A classy comedy-drama in overdrive, “A Brilliant Young Mind” gets seriouser and seriouser even as it grows funnier and funnier. It is a fully realized love story of rare spirit, the sort of deeply affecting film that can make you laugh until you are near tears, then drive you close to bawling.
Asa Butterfield, growing up by leaps since his roles in “Hugo” and “Ender’s Game,” stars as Nathan, a British math savant with autism spectrum disorder. Like a teenage Alan Turing, he has severely impaired social skills. He sees life as a differential equation. With enough informational nuggets, Nathan believes he can understand the puzzling people all around him. He digs into the big questions of human existence, getting lost as he tries to add up the answers.
The ever-awesome Sally Hawkins plays his mother, caring for her odd, sometimes embarrassing son with endless acceptance and unrequited love. She cares for him with an almost religious fanaticism. At dinnertime she makes sure his favorite Chinese takeout has seven shrimp, not eight, because the presence of a non-prime number would drive him bonkers. The film presents Nathan’s complex character as a fiercely intellectual newcomer to our planet, frustrated by its irrational tendencies. Like the way people his age create gently romantic bonds with one another.
Fate being even less predictable than human behavior, that is a situation he will soon be facing, like it or not. The prodigy is on the verge of joining Britain’s top math students for the International Mathematics Olympiad competition. The other participants include more than one girl who finds this attractive oddball quite fetching. Nathan isn’t entirely disinterested, just shy, emotionally reserved and inexperienced. He wouldn’t hate giving and receiving love, provided he could understand the structure of the relationship.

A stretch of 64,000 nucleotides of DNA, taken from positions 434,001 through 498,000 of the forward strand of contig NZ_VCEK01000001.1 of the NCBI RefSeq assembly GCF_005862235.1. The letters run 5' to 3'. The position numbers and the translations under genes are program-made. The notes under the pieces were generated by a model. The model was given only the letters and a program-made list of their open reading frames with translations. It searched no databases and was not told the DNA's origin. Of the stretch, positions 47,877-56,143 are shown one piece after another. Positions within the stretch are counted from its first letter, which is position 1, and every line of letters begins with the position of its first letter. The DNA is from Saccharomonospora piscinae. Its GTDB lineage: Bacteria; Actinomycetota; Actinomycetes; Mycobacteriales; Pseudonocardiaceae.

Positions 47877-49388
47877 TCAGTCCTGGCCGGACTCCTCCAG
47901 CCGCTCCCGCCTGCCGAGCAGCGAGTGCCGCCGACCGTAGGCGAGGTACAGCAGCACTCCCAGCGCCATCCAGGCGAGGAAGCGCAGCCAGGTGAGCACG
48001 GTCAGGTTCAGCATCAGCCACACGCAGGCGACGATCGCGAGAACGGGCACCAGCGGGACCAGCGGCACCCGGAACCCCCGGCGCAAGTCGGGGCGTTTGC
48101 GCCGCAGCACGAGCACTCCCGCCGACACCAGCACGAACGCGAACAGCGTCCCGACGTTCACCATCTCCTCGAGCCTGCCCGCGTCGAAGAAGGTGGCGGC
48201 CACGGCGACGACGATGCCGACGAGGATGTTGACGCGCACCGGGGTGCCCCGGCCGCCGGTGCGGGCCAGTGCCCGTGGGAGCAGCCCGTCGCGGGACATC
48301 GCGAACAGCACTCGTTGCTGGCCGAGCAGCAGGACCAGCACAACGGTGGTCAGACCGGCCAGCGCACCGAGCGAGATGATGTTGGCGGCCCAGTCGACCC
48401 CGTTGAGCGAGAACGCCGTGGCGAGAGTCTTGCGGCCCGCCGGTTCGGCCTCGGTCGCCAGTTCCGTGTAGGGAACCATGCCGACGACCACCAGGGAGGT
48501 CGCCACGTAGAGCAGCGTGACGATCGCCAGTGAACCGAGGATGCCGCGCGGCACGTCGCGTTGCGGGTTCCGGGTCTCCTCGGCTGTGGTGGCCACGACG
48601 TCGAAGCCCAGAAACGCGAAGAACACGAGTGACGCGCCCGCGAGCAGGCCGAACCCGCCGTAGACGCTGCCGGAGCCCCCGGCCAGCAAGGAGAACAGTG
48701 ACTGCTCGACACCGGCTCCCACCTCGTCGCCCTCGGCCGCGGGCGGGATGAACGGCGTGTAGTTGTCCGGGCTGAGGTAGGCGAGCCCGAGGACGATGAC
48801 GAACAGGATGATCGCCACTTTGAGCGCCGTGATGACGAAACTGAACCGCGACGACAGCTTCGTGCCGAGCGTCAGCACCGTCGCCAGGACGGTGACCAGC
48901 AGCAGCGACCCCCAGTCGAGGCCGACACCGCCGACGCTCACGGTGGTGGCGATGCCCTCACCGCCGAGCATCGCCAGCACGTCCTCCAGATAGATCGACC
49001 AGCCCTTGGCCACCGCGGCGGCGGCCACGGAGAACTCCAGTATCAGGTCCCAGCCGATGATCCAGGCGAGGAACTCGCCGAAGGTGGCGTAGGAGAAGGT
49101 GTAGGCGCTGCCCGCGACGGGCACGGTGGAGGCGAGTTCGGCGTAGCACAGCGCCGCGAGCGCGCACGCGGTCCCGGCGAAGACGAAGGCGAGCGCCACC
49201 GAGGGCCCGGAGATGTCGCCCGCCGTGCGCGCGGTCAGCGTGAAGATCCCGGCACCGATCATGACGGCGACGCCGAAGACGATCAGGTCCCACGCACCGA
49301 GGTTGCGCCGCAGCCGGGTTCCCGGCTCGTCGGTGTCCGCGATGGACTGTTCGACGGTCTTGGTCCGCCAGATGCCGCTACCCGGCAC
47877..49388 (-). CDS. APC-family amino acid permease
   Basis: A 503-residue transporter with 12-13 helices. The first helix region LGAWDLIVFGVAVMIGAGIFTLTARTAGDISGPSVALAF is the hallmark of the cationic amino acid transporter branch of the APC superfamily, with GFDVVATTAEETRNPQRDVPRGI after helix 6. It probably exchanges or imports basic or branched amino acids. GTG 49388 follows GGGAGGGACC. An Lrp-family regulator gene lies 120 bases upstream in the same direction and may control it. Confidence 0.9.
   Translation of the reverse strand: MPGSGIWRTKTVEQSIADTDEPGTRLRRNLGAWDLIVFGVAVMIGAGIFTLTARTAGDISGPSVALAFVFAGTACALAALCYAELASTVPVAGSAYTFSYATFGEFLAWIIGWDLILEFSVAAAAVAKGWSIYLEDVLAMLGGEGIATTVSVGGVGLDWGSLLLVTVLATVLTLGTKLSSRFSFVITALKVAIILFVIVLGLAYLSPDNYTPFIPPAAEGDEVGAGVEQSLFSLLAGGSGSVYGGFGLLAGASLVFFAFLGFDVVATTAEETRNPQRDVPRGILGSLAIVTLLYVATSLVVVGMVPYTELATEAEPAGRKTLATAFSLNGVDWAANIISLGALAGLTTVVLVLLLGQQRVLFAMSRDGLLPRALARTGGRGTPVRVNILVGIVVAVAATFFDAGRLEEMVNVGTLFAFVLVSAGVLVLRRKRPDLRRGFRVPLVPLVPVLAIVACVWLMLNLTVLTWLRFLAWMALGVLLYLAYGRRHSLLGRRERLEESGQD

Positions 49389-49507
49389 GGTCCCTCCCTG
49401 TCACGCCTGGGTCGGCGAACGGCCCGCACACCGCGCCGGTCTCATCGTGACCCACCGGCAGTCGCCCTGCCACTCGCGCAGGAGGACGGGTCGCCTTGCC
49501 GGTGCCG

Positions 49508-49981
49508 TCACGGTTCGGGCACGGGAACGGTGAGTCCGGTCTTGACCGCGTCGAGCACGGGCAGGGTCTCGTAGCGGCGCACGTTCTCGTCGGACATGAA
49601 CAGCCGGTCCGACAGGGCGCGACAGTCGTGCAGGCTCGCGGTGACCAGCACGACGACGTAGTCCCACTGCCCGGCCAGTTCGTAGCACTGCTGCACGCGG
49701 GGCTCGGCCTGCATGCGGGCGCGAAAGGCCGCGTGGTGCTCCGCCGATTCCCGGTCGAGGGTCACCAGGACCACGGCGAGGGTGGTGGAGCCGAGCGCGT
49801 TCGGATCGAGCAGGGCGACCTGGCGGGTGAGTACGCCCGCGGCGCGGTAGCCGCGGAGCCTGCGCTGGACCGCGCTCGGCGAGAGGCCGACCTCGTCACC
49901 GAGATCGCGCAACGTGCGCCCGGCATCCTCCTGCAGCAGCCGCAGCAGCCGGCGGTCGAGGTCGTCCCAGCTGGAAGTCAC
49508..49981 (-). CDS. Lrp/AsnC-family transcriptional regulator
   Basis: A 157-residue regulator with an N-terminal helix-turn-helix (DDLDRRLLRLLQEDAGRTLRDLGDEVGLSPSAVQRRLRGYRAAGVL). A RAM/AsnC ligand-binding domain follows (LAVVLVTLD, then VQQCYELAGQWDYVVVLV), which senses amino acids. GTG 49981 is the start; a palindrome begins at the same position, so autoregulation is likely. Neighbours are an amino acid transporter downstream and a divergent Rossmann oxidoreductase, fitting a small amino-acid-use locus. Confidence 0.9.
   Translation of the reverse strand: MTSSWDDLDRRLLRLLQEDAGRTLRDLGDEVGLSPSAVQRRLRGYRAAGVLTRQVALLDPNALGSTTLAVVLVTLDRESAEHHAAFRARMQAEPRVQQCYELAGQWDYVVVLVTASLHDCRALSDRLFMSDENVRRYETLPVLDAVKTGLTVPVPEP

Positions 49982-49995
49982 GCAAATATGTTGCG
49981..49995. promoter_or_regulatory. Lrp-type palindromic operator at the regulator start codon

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Traveling with his fellow entrants to megamodern Taiwan, Nathan enters a puzzling environment entirely detached from his suburban English home. As he’s introduced to this brave new world, the camerawork draws in endless odd images, giving us a feeling of befuddled curiosity that must be close to what Nathan experiences every day. When he meets the charming Chinese math whiz Zhang Mei (Jo Yang), we watch him beginning to get a grasp of how the rest of us live.
This is utterly original, fiercely intelligent filmmaking. Director Morgan Matthews can make the laughable absurdity of Nathan’s worldview slide over to sadness and back again like the swinging pendulum of an heirloom grandfather clock. His cast is entirely top-drawer. Rafe Spall is delightfully irritating as Nathan’s longtime math instructor, a man with a wheelbarrow full of troubles himself. Eddie Marsan, playing the leader of the math competitors as they near the showdown, delivers every thigh-slapping line of dialogue as cleanly as if he were sinking a 1-inch putt.
Every character onscreen is presented with honest affection and tender pity. Every figure here has a rich private backstory. Each one faces interesting and important questions, moving off long before we’re ready to see them go. It’s a clever structural choice that makes the young protagonist’s anxieties about loss and isolation feel all the more excruciating.
Funded in part by the BBC, “A Brilliant Young Mind” is not a movie that was made because it was commercially promising, but because it tells a fresh tale wonderfully. It is not the sort of movie you see often, but once you see it, it’s very hard to forget.
A Brilliant Young Mind
Rated: Unrated for mature subject matter, brief violence. Starring: Asa Butterfield, Rafe Spall, Sally Hawkins. Director: Morgan Matthews. Running time: 111 minutes. Theater: Flicks. In English and subtitled Mandarin.